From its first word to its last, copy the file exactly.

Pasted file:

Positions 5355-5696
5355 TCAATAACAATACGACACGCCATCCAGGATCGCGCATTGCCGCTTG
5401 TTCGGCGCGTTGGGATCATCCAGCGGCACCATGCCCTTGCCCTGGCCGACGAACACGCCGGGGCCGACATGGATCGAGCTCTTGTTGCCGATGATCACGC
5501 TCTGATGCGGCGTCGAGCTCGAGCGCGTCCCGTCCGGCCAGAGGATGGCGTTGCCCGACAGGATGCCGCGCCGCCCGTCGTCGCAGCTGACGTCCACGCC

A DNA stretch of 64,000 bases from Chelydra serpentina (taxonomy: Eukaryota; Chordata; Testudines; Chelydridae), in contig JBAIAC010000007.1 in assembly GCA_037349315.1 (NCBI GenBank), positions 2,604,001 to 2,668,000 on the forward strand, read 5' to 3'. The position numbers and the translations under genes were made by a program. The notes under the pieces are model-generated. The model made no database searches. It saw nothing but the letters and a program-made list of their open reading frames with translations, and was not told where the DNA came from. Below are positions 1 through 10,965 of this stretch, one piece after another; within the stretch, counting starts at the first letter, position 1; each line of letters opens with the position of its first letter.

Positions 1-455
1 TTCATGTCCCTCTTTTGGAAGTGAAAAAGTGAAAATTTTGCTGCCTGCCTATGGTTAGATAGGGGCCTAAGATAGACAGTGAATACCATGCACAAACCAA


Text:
Positions 5355-5696
5355 TCAATAACAATACGACACGCCATCCAGGATCGCGCATTGCCGCTTG
5401 TTCGGCGCGTTGGGATCATCCAGCGGCACCATGCCCTTGCCCTGGCCGACGAACACGCCGGGGCCGACATGGATCGAGCTCTTGTTGCCGATGATCACGC
5501 TCTGATGCGGCGTCGAGCTCGAGCGCGTCCCGTCCGGCCAGAGGATGGCGTTGCCCGACAGGATGCCGCGCCGCCCGTCGTCGCAGCTGACGTCCACGCC

A DNA stretch of 64,000 bases from Chelydra serpentina (taxonomy: Eukaryota; Chordata; Testudines; Chelydridae), in contig JBAIAC010000007.1 in assembly GCA_037349315.1 (NCBI GenBank), positions 2,604,001 to 2,668,000 on the forward strand, read 5' to 3'. The position numbers and the translations under genes were made by a program. The notes under the pieces are model-generated. The model made no database searches. It saw nothing but the letters and a program-made list of their open reading frames with translations, and was not told where the DNA came from. Below are positions 1 through 10,965 of this stretch, one piece after another; within the stretch, counting starts at the first letter, position 1; each line of letters opens with the position of its first letter.

Positions 1-455
1 TTCATGTCCCTCTTTTGGAAGTGAAAAAGTGAAAATTTTGCTGCCTGCCTATGGTTAGATAGGGGCCTAAGATAGACAGTGAATACCATGCACAAACCAA